YupSo they turned off all automated flying systems and didn't know that the one that malfunctioned was still operating anyway. Nice
It sounds like it.
Boeing's official cross training sounds like it was barely more than you get when buying a new car and the dealer demo's the various functions.
This if true is something that is inexcusable when there were major new systems, combined with the lack of information in the in flight emergency book (if true) and it's a mess that means that they've ignored 30+ years of lessons in regards to training flight crews on new variants of an existing airframe*, and probably 50 years of lessons in regards to safe use of automation in aircraft.
I find it hard to believe (yet it seems true) that Boeing and the FAA thought it was ok to make a change to a passenger aircraft that resulted in a change in it's flight characteristics such that it needed an automated system to maintain stable flight (isn't a default to stable flight a normal requirement for passenger aircraft?), then designed the system so that the default version only used one sensor with no failsafe or possibilities of it warning the pilots of a problem, then didn't cover the change properly in the required flight certification training for the pilots, or in the in flight manual.
I'm not sure where I heard it, but I also heard something about when they rebooted the system it didn't calibrate itself on the position of the trim based on actual trim position, but possibly on the assumption the trim was at zero (I can't believe any company would be stupid enough to do that, especially in the aviation industry but then look at the other issues and you wonder). It would be like having a car with some level of automation that assumed every time you turned the engine on that the steering was set for straight ahead.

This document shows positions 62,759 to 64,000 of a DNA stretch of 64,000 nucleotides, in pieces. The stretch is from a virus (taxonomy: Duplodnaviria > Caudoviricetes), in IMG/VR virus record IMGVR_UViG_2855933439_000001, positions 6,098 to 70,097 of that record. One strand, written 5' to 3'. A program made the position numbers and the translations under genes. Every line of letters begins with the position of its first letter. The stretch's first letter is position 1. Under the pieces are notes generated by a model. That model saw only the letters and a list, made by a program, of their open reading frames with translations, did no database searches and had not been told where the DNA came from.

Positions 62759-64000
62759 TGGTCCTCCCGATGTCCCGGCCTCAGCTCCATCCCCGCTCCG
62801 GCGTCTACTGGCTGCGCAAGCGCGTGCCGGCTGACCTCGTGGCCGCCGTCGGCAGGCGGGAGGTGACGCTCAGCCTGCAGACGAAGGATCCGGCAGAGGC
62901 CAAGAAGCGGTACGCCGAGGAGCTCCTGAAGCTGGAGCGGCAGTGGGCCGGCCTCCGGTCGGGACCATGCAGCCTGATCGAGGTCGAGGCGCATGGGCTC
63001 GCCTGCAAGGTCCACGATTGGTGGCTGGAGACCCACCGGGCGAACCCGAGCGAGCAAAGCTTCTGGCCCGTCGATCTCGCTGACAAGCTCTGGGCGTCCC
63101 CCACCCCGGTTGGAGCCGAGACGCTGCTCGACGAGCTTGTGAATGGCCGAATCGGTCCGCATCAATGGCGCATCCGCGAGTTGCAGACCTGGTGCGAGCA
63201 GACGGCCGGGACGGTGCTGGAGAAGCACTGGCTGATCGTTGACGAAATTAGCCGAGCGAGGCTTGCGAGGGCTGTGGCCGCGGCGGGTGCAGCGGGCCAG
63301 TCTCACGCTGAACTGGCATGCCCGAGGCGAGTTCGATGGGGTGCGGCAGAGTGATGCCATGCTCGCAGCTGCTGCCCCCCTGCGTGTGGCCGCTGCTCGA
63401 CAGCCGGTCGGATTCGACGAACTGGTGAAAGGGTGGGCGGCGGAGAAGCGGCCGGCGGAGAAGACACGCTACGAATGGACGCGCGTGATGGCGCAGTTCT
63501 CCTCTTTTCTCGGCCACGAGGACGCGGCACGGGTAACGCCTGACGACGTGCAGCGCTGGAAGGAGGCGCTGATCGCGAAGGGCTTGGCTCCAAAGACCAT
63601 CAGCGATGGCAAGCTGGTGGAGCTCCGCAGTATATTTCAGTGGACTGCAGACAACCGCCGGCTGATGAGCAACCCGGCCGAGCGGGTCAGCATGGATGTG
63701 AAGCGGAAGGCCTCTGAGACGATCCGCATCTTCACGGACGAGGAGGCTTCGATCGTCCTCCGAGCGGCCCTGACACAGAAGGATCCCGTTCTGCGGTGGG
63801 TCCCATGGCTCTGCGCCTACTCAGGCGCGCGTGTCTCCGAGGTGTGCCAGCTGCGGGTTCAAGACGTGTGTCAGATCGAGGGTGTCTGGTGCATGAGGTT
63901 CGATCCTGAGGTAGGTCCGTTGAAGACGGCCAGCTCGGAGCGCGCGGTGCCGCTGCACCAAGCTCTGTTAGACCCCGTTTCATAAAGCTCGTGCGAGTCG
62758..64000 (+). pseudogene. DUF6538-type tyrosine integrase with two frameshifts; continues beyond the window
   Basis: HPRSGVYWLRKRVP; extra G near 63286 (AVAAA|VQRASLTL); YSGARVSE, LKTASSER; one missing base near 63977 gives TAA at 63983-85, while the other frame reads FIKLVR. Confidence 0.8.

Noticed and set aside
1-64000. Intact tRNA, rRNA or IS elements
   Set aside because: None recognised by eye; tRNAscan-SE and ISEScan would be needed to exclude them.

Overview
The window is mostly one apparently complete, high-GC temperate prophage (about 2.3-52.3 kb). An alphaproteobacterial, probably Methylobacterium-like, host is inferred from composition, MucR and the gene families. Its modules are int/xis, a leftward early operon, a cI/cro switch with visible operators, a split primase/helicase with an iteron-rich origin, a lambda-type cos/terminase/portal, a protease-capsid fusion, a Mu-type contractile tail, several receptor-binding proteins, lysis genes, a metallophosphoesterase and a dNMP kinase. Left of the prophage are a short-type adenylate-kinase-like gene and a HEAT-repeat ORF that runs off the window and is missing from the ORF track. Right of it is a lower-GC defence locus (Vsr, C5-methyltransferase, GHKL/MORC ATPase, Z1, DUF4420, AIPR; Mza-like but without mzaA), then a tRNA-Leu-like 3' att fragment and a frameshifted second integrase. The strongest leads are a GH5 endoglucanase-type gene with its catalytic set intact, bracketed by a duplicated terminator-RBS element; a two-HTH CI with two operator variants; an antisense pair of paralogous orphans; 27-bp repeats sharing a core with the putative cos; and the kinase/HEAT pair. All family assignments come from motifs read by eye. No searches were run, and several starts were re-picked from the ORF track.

*IIRC there was an accident under vaguely similar circumstances in the 80's where it was an Airline (not the manufacturer) who decided that that as the pilots were trained on X aircraft and Y was effectively the same (updated model from memory), they didn't need a full familerisation and training on it - from what I remember the FAA basically said that under such circumstances there should always be training on updated versions that covered the changes.